A High Holiday Meditation

Facing the Music.

Print this page Print this page

Prayer is the path that leads me into the Void, into the silence, into Ayin [nothingness], which is the source of infinite potential. The words of prayer must point me towards that nothingness, and the beauty of prayer exists to inspire in me the courage to " let go" completely.

In letting go of life, expectations, identity, boundaries, belief, certainty, and content, I am set free from the chains of the past. Then I can allow the power of re-creation to surprise me. All of the power of prayer--memory, regret, vision, commitment--can be dedicated in trust to this process of transformation.

Teshuvah : The Art of Response

The second key is teshuvah, a word usually translated as repentance or return. It also means response, and in that meaning I find instruction guiding me towards a certain stance in relation to my life.

When the "great shofar is sounded"..."the still small voice" emerges as my response. The art of response requires listening, which necessitates the cultivation of a patient, calm receptive presence. I don?t mean listening as a passive bystander. The kind of listening I?m talking about is when you allow yourself to be addressed directly; it means "taking it personally."

When I walk outside and look up at the sky, I can open myself to receive its blue as a gift or as a letter that is addressed to me. Its beauty calls forth a response--gratefulness, praise, wonder. Something in me rises to meet that presence which calls to me through the purity of Blue.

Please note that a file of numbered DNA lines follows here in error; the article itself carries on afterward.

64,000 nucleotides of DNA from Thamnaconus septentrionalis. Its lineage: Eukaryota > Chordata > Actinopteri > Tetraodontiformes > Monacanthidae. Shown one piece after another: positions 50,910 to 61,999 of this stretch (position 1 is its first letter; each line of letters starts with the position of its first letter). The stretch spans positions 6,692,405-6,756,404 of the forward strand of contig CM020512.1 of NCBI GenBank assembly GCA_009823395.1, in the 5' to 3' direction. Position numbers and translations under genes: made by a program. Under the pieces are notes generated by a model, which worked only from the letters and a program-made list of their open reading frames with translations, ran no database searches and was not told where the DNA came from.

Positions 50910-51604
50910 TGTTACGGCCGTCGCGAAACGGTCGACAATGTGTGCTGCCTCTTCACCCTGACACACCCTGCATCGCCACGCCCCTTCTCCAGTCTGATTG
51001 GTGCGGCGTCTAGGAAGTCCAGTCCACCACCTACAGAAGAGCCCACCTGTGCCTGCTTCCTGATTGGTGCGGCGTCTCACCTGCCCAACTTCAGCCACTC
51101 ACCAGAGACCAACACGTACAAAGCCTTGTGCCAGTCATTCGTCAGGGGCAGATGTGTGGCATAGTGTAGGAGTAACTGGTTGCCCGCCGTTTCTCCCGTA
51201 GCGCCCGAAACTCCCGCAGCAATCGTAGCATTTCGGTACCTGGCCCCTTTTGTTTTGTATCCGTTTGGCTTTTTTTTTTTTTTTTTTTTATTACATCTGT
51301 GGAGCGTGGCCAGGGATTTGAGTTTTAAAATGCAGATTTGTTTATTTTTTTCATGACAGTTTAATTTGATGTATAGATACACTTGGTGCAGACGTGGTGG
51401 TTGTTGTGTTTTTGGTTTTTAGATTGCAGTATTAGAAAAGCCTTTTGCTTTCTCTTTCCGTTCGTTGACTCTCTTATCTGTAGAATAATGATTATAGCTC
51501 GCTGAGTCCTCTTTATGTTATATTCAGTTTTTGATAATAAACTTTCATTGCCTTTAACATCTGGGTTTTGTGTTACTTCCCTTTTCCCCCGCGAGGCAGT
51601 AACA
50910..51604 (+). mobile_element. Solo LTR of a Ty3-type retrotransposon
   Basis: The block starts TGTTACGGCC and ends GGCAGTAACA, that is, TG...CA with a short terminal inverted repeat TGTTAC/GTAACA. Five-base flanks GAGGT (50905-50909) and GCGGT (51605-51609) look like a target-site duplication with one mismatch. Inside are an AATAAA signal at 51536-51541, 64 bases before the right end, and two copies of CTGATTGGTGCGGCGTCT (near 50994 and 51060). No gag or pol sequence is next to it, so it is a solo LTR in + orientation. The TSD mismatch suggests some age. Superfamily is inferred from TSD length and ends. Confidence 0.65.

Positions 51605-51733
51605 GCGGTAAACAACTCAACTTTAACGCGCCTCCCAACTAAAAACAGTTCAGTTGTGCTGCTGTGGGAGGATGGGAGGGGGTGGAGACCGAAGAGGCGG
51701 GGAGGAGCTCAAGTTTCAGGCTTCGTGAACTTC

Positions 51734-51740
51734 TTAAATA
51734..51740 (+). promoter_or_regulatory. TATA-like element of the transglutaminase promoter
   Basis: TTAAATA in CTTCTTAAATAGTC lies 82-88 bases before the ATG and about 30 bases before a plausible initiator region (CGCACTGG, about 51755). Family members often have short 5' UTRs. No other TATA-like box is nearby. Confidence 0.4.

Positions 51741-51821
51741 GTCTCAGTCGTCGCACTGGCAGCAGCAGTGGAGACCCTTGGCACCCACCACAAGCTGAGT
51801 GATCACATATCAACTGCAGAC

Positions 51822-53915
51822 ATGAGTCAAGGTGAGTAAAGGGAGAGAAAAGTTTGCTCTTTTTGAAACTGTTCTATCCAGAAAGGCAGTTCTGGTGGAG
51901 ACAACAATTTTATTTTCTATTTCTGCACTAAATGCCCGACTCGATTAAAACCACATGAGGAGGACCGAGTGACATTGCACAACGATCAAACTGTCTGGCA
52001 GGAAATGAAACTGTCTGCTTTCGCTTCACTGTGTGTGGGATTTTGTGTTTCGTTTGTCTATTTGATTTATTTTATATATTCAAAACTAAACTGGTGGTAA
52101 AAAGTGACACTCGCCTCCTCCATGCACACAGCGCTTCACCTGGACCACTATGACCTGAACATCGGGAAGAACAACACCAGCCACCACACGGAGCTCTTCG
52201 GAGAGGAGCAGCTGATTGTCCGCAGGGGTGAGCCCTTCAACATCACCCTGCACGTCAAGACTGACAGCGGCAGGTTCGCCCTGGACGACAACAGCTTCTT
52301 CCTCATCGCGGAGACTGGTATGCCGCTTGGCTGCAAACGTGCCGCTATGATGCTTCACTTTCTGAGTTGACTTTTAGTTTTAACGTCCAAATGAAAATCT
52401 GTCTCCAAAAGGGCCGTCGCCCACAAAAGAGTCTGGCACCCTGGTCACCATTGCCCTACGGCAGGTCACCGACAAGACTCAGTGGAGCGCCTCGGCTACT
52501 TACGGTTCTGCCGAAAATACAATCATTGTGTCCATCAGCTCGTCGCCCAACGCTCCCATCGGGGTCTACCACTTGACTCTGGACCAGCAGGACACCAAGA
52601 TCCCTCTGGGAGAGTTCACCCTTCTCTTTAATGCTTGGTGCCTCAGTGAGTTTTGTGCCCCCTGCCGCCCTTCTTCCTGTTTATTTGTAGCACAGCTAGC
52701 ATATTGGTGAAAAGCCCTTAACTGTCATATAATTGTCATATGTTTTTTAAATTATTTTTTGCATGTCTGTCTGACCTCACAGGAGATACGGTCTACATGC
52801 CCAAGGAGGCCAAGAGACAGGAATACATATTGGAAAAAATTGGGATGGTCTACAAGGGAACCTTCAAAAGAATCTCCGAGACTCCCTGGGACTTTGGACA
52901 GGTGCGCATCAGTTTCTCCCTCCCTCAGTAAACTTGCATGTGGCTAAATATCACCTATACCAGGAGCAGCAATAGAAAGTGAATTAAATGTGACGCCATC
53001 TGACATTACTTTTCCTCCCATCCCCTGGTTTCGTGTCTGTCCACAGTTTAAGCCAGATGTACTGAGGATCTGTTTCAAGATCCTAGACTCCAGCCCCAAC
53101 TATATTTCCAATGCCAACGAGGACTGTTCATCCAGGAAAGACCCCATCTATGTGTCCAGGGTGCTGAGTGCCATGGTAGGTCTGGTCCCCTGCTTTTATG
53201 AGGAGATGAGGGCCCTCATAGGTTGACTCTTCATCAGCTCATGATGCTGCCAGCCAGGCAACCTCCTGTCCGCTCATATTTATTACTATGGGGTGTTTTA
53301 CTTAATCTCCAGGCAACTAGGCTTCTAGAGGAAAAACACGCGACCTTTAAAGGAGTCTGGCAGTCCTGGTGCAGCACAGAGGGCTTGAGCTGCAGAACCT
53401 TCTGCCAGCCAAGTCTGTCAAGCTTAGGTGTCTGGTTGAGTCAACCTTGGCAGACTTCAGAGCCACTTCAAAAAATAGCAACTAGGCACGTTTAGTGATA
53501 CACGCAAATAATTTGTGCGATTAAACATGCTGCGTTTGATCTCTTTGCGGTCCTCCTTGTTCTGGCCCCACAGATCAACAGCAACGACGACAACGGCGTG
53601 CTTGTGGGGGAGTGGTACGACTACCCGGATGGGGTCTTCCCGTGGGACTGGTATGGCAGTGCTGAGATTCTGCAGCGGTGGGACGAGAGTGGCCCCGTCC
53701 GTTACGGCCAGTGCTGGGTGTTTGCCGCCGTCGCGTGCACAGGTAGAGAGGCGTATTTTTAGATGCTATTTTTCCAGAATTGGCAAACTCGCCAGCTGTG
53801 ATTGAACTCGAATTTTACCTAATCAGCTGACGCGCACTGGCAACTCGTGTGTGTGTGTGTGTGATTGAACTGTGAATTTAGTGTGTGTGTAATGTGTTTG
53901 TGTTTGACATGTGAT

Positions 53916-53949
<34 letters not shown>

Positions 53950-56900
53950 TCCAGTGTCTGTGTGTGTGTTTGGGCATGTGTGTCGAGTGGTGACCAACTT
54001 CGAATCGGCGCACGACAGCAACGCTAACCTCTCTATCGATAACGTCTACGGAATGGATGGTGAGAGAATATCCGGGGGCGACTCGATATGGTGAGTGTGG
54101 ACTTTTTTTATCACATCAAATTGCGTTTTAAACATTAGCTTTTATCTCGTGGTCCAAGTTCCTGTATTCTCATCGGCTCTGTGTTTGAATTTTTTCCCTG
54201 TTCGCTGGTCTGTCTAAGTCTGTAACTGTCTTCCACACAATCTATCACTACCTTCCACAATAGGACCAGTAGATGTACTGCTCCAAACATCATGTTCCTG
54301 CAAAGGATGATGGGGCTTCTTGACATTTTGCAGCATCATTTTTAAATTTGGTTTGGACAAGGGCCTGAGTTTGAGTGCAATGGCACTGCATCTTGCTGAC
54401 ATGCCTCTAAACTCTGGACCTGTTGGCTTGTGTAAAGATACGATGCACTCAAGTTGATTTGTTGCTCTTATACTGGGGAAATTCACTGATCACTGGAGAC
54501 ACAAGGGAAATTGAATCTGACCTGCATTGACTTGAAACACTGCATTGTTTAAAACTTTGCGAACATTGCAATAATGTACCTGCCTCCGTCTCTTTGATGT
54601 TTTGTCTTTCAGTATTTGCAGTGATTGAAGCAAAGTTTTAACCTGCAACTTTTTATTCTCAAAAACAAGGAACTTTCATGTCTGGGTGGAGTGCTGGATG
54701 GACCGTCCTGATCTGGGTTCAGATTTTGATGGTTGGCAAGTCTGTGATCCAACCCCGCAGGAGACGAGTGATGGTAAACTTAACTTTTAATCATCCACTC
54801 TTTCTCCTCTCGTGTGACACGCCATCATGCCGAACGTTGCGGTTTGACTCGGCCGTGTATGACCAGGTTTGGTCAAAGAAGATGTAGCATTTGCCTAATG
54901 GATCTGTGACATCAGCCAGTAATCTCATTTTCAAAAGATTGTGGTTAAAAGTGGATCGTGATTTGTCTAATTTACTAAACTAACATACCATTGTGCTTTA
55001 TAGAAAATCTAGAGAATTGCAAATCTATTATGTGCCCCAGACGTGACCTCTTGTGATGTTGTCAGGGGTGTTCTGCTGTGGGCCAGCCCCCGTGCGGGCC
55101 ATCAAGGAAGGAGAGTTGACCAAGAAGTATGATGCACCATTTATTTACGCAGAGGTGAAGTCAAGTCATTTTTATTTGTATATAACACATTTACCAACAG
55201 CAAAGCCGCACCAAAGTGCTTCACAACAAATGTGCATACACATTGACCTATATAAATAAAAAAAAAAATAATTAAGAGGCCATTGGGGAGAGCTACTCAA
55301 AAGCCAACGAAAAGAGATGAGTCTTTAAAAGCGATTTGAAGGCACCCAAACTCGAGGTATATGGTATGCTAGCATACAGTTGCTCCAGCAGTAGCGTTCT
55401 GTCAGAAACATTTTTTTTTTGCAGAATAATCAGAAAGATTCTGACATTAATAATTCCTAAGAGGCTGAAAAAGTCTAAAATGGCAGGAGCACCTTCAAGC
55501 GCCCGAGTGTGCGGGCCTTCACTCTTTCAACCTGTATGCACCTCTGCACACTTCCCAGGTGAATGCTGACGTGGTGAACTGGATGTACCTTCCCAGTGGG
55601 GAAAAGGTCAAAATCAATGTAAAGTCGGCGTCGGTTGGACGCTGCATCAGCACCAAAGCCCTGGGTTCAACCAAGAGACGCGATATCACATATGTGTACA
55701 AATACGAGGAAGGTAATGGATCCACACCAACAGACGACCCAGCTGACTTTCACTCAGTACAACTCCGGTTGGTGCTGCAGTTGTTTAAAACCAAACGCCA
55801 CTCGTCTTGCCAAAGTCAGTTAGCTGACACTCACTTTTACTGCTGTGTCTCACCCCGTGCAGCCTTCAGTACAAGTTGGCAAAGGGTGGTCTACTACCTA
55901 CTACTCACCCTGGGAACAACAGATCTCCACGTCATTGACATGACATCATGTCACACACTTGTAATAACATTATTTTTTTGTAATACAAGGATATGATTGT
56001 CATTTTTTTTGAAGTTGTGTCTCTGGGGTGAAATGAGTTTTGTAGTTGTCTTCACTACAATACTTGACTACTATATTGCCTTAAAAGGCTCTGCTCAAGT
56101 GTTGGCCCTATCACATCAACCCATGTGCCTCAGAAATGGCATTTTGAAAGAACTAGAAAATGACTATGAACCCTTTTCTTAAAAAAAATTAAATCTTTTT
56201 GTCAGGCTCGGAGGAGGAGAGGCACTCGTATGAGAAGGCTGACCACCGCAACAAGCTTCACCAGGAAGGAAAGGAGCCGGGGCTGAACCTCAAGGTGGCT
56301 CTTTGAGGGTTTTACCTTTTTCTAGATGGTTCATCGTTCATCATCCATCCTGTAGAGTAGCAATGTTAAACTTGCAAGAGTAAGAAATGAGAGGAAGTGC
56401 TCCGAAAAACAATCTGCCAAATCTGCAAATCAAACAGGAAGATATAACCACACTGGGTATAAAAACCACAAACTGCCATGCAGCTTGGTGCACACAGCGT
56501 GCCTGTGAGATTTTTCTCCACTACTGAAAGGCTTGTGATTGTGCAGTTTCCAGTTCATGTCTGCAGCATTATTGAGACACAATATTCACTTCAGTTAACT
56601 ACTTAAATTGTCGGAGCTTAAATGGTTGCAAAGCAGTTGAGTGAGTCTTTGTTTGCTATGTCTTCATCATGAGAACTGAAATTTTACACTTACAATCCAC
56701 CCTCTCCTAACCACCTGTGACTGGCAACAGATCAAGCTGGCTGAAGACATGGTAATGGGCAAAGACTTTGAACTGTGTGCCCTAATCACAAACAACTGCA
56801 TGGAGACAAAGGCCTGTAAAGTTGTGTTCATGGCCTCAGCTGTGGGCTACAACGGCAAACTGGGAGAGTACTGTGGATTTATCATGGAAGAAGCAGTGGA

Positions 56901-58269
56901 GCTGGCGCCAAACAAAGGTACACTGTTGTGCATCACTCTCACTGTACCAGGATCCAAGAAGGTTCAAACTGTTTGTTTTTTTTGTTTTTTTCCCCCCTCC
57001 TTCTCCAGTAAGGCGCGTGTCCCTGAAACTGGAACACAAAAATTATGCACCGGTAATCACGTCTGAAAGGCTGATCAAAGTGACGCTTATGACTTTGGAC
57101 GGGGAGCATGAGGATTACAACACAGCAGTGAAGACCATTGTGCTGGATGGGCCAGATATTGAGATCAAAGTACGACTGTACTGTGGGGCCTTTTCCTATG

And when I encounter suffering in the world, I can let its mystery address me, calling forth compassion from my own depths. Response is an art form that requires opening, listening and knowing oneself and one?s reactions. Responsibility is the freedom to respond wisely, rather than be enslaved by patterns of reaction.

Tzedakah : Living out the Implications of Mysticism

Justice, righteousness, or charity are usually understood as actions governed by rules that are imposed from without. Yet all of us have had powerful experiences that transcend our usual perception of separateness and plant deep within us a seed of the truth of our essential unity and interconnectedness. It is the seed of tzedek, of righteousness. Most often that seed is ignored, belittled, compartmentalized, mystified, kept secret, or forgotten.

What can I do in the world that will be consistent with the vision of unity that I had? How do I relate to strangers knowing that we are intimately bound? How shall the implications of the peak unfold in my daily lowland wanderings?

That flash of knowing is like "the great shofar" that is sounded, an encounter with mystery. And then "the still small voice" calls me to live in the truth of my encounter, in the illumination of that flash.

Facing the Music

The time has come to face the music. At Mount Sinai we heard the lightning and saw the thunder. Facing the music is like seeing the thunder. It is stepping back from the narrowness of normal sense perception that merely sees sights and hears sounds. Revelation happens beyond the confines of "normal" mind which tries to figure it out and make sense.

Did you like this article?  MyJewishLearning is a not-for-profit organization.

Please consider making a donation today.

Rabbi Shefa Gold

Rabbi Shefa Gold is a leader in ALEPH: Alliance for Jewish Renewal and is the director of C-DEEP: Center for Devotional, Energy and Ecstatic Practice in Jemez Springs, New Mexico. Her website is http://rabbishefagold.com/.